Skip to main content

An odd effect: Lengthened reaction times for judgments about odd digits

Abstract

Eight experiments are reported that first establish and then explicate a serendipitous finding that judgments about whether digits are odd or even take longer for odd than for even digits. The slowing of judgments about odd digits is more pronounced when digit pairs or triples are used, but is still weakly present when a single digit must be classified. A similar effect is seen whenjudgments of nouns are based on whether the nouns are the names of living or dead objects. Nouns that name dead objects are judged more slowly than ones that name living objects. The concept “alive” is linguistically marked. Past research has shown that unmarked concepts are processed more rapidly than marked ones. The similarityinthepattera of results when.digits and words are judged is used to argue that the slower judgments about odd digits are due to the fact that “odd” is a linguistically marked and “even” a linguistically unmarked concept.

References

  • Bradshaw, J. L., &Perriment, A. D. (1970). Laterality effects and choice reaction time in a unimanual two-finger task.Perception & Psychophysics,7, 185–188.

    Google Scholar 

  • Cerella, J. (1985). Information processing rates in the elderly.Psychological Bulletin,98, 67–83.

    PubMed  Article  Google Scholar 

  • Clapp, F. (1924).The number combinations: Their relative difficulty and the frequencyof their appearance in text-books (Bureau of Educat. ional Research Bulletin No. 1). Madison: University of Wisconsin.

    Google Scholar 

  • Clark, E. (1973). What's in a word?On the child's acquisition ofsemantics in his first language. In T. Moore (Ed.),Cognitive development and the acquisition oflanguage (pp. 65–110). New York: Academic Press.

    Google Scholar 

  • Clark, H. (1973). Space, time, semantics and the child. In T. Moore (Ed.),Cognitive development and the acquisition of language (pp. 27–63). New York: Academic Press.

    Google Scholar 

  • Greenberg, J. (1966). Language universals. In T. Sebock (Ed.),Current trends in linguistics (Vol. 3, pp. 61–112). The Hague: Mouton.

    Google Scholar 

  • Hines, T., & Clauss, E. (1982, August).The odd-odd effect. Poster presented at the 90th Annual Meeting ofthe American Psychological Association, Washington, DC.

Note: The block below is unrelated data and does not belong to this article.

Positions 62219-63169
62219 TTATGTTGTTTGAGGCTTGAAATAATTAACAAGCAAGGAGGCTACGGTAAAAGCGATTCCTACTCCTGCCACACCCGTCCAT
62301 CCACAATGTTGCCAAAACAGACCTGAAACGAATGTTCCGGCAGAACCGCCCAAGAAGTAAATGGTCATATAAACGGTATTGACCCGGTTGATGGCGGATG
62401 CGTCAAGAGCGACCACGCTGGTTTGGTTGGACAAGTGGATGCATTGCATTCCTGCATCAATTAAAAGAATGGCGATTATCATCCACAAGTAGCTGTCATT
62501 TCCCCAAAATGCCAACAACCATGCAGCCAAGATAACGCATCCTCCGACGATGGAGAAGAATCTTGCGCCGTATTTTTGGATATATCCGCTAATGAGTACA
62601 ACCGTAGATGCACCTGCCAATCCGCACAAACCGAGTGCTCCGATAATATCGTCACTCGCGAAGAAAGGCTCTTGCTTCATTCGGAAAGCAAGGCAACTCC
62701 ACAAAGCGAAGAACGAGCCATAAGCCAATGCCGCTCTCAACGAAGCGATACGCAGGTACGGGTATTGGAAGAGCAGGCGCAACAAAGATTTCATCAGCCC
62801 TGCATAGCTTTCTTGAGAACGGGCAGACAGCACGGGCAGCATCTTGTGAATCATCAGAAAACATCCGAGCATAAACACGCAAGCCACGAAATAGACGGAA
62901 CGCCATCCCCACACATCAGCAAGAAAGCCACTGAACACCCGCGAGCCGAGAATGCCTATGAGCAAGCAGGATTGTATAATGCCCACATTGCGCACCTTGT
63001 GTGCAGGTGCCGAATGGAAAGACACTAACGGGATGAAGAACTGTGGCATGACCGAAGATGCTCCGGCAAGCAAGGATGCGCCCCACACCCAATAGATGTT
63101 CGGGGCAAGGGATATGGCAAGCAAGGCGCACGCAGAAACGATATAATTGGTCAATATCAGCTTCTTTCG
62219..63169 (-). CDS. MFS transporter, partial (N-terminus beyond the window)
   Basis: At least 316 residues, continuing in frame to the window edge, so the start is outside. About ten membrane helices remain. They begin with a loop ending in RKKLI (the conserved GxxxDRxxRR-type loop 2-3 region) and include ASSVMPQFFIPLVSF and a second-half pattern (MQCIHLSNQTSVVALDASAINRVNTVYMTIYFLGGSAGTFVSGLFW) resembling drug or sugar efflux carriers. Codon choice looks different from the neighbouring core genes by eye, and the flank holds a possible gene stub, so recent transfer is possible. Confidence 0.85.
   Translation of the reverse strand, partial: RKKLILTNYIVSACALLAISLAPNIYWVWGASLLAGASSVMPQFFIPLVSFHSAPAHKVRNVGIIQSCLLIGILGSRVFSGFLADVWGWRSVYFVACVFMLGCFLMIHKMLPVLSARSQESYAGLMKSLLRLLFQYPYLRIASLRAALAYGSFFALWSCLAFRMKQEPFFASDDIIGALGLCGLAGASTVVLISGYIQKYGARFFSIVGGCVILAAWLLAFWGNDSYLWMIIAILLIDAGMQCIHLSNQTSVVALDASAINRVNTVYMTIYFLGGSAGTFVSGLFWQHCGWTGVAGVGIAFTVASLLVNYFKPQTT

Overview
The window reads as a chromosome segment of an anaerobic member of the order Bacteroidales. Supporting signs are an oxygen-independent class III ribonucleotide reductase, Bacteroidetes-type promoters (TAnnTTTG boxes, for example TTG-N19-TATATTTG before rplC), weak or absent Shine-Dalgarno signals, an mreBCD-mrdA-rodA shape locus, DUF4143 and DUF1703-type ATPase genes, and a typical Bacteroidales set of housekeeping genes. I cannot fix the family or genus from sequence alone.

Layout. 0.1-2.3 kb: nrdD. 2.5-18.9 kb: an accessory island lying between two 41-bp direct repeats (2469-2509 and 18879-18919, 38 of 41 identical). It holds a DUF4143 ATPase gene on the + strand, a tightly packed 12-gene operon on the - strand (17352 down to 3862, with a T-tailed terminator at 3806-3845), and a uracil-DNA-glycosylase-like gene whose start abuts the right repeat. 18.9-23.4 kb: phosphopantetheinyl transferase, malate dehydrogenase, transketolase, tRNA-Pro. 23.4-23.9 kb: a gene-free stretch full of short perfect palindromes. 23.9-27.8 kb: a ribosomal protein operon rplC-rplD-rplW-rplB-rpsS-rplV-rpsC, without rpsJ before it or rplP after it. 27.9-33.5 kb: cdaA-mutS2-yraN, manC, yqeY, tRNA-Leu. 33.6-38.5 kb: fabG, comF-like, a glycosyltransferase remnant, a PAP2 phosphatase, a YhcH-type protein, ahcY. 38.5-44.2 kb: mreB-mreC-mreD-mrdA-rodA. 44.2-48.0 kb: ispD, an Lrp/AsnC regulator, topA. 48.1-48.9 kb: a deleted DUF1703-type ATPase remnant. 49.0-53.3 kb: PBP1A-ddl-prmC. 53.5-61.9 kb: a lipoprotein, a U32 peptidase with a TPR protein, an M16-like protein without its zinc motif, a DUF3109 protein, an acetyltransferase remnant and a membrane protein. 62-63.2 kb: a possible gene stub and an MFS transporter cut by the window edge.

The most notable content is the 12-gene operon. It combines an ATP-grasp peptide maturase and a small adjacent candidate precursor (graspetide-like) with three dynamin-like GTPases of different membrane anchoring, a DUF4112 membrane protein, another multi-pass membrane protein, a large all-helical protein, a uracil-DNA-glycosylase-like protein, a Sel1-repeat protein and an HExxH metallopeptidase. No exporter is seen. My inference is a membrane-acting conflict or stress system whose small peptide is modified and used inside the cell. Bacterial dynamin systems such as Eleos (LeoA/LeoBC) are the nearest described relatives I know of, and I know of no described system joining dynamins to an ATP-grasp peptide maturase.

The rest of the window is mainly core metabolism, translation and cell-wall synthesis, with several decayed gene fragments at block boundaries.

• Hines, T., Poon, L., Cerella, J., &Fozard, J. (1982). Age-related differences in the time course of encoding.Experimental Aging Research,8, 175–178.

    PubMed  Google Scholar 

  • Knight, F., &Behrens, M. (1928).The learning of the 100 addition and 100 subtraction combinations. New York: Longmans, Green.

    Google Scholar 

  • Krueger, L. E. (1986). Why 2×2=5 looks so wrong: On the oddeven rule in product verification.Memory & Cognition,14, 141–149.

    Article  Google Scholar 

  • Krueger, L. E., &Hallford, E. W. (1984). Why 2+2=5 looks so wrong: On the odd-even rule in sum verification.Memory & Cognition,12, 171–180.

    Article  Google Scholar 

  • Posner, M, &Boies, S. (1971). Components of attention.Psychological Review,78, 391–408.

    Article  Google Scholar 

  • Shepard, R., Kilpatric, D., &Cunningham, J. (1975). The internal representation of numbers.Cognitive Psychology,7, 82–138.

    Article  Google Scholar 

  • Sherman, M. (1976). Adjectival negation and the comprehension of multiply negated sentences.Journal of Verbal Learning & Verbal Behavior,15, 143–157.

    Article  Google Scholar 

  • Sudevan, P., &Taylor, D. (1987). The cuing and priming ofcognitive operations.Journal of Experimental Psychology: Human Perception & Performance,13, 89–103.

    Article  Google Scholar 

  • Thorndike, E., &Lorge, I. (1944).The teacher's word book of 30,000 words. New York: Columbia University Teachers College.

    Google Scholar 

  • Umilta, C., Frost, N., &Hyman, R. (1972). Interhemispheric effects on choice reaction times to one-, two-, and three-letter displays.Journal of Experimental Psychology,93, 198–204.

    PubMed  Article  Google Scholar 

  • Zimmer, K., (1964). Affixed negation in English and other languages: An investigation of restricted productivity.Word,20(5, No. 2).

Download references

Author information

Authors and Affiliations

Authors

Additional information

Portions of the research reported here were supported by a Pace University Scholarly Research Fund grant (Hines & Clauss, 1982).

—Accepted by previous editor, Alice F. Healy

Rights and permissions

Reprints and Permissions

About this article

Cite this article

Hines, T.M. An odd effect: Lengthened reaction times for judgments about odd digits. Mem Cogn 18, 40–46 (1990). https://doi.org/10.3758/BF03202644

Download citation

  • Received:

  • Accepted:

  • Issue Date:

  • DOI: https://doi.org/10.3758/BF03202644

Keywords

  • Word Pair
  • Extra Credit
  • Single Digit
  • Subtraction Problem
  • Digit Pair